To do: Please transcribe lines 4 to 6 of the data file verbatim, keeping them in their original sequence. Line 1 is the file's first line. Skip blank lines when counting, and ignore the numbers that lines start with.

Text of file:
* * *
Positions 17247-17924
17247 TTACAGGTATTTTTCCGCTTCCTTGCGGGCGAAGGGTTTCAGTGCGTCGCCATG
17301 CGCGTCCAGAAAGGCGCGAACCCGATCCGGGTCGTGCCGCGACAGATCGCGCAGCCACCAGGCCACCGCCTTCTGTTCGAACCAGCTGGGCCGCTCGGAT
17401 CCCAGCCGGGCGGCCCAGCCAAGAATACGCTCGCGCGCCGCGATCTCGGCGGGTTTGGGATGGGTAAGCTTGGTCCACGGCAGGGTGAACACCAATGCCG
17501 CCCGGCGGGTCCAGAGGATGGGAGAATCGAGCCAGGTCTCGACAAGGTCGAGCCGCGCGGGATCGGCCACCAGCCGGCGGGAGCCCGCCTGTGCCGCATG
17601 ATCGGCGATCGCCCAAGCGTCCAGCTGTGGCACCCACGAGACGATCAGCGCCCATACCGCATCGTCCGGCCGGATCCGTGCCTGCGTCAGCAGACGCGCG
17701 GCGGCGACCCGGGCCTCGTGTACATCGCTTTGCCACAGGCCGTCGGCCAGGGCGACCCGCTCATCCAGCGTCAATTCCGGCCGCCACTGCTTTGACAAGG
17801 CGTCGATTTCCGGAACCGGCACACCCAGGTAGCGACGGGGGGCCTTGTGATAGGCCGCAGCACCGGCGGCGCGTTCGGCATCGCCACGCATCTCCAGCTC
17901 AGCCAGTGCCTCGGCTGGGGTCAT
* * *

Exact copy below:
17401 CCCAGCCGGGCGGCCCAGCCAAGAATACGCTCGCGCGCCGCGATCTCGGCGGGTTTGGGATGGGTAAGCTTGGTCCACGGCAGGGTGAACACCAATGCCG
17501 CCCGGCGGGTCCAGAGGATGGGAGAATCGAGCCAGGTCTCGACAAGGTCGAGCCGCGCGGGATCGGCCACCAGCCGGCGGGAGCCCGCCTGTGCCGCATG
17601 ATCGGCGATCGCCCAAGCGTCCAGCTGTGGCACCCACGAGACGATCAGCGCCCATACCGCATCGTCCGGCCGGATCCGTGCCTGCGTCAGCAGACGCGCG